Author and Odyssey graduate E. C. Ambrose will be a guest lecturer at this summer’s Odyssey Writing Workshop. She writes The Dark Apostle historical fantasy series about medieval surgery, which began with Elisha Barber (DAW, 2013), continuing with Elisha Magus, Elisha Rex, Elisha Mancer, and the final volume, Elisha Demon (forthcoming in 2018). As Elaine Isaak, she is also the author of The Singer’s Crown and its sequels. Her writing how-to articles have appeared in The Writer magazine and online. A three-time instructor at the Odyssey Writing Workshop, she has led workshops across the country on topics like “Crafting Character from the Inside Out” and “10 Mistakes I’ve Made in my Writing Career so That You Don’t Have To.” Elaine dropped out of art school to found her own business. A former professional costumer and soft sculpture creator, Elaine now works as a part-time adventure guide. She blogs about the intersections between fantasy and history at ecambrose.wordpress.com and can also be found at facebook.com/e.c.ambroseauthor or on Twitter at @ecambrose. Under any name, you still do NOT want to be her hero. Learn more at www.TheDarkApostle.com.
Once you started writing seriously, how long did it take you to sell your first piece? What were you doing wrong in your writing in those early days?
Well, first I have to figure out when I started writing seriously. I’ve wanted to be a writer for a very long time (I have stories I wrote when I was in the first grade). As for serious, let’s say it was the summer of my sophomore year of high school when I went away to writing camp and returned with new determination. I sold a couple of those juvenile pieces, but my first decent sale was after college. Continue reading “Interview: Guest Lecturer & Graduate E.C. Ambrose”
Barbara Ashford will be a guest lecturer at this summer’s Odyssey Writing Workshop. She abandoned a career in educational administration to pursue a life in the theatre, working as an actress in summer stock and dinner theatre and later, as a lyricist and librettist. She’s written everything from cantatas to choral pieces, one-hour musicals for children to full-length ones for adults. Her musicals have been performed throughout the world, including such venues as the New York Musical Theatre Festival and the Edinburgh International Festival.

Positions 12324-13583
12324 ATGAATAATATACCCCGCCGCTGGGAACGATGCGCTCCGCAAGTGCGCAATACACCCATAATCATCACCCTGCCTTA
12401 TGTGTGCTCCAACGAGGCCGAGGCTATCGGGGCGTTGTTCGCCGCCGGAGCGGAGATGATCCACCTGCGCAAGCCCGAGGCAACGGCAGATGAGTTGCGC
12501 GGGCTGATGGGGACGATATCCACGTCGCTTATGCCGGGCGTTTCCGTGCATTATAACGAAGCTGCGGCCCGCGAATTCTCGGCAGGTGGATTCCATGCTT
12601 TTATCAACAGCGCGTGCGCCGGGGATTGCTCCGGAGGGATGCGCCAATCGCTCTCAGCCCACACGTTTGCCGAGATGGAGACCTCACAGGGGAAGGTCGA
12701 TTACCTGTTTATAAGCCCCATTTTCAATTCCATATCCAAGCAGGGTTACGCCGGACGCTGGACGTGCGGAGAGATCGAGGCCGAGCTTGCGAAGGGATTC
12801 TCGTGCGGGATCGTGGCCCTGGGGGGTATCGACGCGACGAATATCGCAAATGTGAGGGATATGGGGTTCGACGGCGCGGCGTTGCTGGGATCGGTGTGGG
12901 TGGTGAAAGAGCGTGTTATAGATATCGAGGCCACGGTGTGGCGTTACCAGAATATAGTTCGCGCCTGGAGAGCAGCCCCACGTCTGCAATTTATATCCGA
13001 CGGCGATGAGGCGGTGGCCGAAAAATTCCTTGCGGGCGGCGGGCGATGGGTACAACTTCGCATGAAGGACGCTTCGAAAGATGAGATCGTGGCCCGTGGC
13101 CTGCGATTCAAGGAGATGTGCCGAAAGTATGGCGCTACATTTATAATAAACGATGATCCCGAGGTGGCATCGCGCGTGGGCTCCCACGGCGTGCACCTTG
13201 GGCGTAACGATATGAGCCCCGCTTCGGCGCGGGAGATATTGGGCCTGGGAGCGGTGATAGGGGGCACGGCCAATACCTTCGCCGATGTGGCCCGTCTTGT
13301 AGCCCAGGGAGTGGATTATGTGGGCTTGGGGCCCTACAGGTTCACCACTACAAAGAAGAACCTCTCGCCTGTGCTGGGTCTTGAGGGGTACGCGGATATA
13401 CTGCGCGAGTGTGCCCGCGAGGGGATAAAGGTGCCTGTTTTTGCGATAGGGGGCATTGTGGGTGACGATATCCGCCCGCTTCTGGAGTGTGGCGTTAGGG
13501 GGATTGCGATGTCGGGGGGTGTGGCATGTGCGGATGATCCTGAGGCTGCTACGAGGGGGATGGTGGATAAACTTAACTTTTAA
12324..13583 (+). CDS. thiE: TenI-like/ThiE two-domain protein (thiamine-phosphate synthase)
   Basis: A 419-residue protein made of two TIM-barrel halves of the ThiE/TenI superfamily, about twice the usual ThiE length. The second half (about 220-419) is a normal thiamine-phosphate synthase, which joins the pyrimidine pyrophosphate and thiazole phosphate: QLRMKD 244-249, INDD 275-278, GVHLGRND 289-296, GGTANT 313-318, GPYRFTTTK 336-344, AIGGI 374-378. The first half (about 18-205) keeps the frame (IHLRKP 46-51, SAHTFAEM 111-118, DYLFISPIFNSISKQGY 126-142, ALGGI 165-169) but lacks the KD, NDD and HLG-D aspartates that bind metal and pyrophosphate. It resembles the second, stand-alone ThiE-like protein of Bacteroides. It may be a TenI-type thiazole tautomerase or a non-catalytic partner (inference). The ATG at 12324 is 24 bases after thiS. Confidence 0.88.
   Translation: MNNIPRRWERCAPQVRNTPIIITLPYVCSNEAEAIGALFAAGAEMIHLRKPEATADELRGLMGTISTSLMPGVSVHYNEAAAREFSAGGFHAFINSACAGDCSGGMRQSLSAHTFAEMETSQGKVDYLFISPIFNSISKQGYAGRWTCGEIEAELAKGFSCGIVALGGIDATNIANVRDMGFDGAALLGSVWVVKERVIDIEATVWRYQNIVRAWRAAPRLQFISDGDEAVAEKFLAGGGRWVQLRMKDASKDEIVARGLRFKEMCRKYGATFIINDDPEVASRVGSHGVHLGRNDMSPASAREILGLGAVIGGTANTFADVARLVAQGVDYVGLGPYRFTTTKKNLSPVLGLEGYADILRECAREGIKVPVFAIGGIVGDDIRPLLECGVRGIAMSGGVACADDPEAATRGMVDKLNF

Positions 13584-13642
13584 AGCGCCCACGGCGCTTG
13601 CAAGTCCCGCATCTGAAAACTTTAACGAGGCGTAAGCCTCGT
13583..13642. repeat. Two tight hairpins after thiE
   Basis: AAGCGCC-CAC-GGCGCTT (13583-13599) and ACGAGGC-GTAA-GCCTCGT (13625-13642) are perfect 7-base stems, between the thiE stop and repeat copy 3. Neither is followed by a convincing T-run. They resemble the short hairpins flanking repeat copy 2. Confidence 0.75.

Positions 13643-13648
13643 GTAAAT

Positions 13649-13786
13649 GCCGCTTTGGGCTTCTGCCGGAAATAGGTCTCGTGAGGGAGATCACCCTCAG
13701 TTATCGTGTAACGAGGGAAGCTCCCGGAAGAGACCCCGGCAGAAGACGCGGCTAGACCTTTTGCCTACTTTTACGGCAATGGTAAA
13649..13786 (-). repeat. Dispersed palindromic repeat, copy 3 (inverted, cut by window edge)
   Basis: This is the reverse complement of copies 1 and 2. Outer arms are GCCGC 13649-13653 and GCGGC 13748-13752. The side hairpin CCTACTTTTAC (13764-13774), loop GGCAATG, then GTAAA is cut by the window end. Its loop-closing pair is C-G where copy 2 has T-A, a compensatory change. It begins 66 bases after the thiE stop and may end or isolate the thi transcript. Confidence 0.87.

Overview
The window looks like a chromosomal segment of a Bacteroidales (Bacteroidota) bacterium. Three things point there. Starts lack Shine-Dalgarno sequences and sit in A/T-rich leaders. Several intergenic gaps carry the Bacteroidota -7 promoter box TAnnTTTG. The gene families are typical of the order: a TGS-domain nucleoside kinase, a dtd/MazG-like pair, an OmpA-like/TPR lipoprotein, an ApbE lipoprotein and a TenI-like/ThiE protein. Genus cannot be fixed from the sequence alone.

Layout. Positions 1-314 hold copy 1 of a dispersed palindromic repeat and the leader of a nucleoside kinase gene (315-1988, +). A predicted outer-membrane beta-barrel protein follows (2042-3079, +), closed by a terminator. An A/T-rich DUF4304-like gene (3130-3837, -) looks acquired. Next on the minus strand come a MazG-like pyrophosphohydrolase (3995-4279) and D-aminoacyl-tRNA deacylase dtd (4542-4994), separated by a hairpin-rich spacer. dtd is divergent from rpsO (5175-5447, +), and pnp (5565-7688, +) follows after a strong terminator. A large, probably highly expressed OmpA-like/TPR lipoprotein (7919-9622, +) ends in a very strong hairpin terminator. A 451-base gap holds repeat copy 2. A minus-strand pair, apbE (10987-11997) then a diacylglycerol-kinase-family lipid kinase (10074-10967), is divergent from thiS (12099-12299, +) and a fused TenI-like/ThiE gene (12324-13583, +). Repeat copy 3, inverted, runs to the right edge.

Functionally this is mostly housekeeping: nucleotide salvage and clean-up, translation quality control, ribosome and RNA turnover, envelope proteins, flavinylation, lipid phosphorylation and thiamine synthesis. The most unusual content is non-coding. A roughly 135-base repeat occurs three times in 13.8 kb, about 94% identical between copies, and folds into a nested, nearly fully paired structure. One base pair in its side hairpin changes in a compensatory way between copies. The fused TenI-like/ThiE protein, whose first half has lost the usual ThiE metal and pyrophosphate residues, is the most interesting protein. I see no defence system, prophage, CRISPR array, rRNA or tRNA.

In 2000, after Barbara began writing fiction, she attended Odyssey. The workshop provided the supportive feedback and immersion in the craft of writing speculative fiction that she needed to create Heartwood, the first book of her Trickster’s Game trilogy (written as Barbara Campbell). Published by DAW Books, Trickster’s Game went on to become a finalist for the Mythopoeic Society’s 2010 Fantasy Award for adult literature.
Barbara returned to her theatre roots for her most recent novel, Spellcast, a contemporary fantasy set in a magical summer stock theatre in Vermont. She is currently at work on the sequel—Spellcrossed—to be published in June 2012.
Her short fiction has appeared in the anthologies After Hours: Tales from the Ur-Bar and The Modern Fae’s Guide to Surviving Humanity (March 2012). When she’s not writing, she critiques manuscripts for the Odyssey Critique Service.
Barbara lives in New Rochelle, New York, with her husband, whom she met while performing in the play Bedroom Farce. You can visit her dual selves at barbara-campbell.com and barbara-ashford.com.
How would you compare your pre-Odyssey writing to your post-Odyssey writing? What changed the most for you?
Continue reading “Interview: Barbara Ashford”
Paul Park will be a guest lecturer at this summer’s Odyssey Writing Workshop. He has written a dozen novels in a variety of genres. His most recent work includes a steampunk story in an upcoming anthology, an apocalyptic science-fiction Icelandic Edda, and a Forgotten Realms novel called The Rose of Sarifal, to be published under the pseudonym Paulina Claiborne. His novella Ghosts Doing the Orange Dance, nominated for the 2010 Nebula and Sturgeon Awards, will soon appear in an expanded, illustrated version from PS Publishing. He teaches writing and literature at Williams College in Berkshire County, Massachusetts, where he lives with his wife and two children.
Your books often deal with religion. What fascinates you about the subject? Do you have specific themes in mind when you begin working on a piece?
Continue reading “Interview: Paul Park”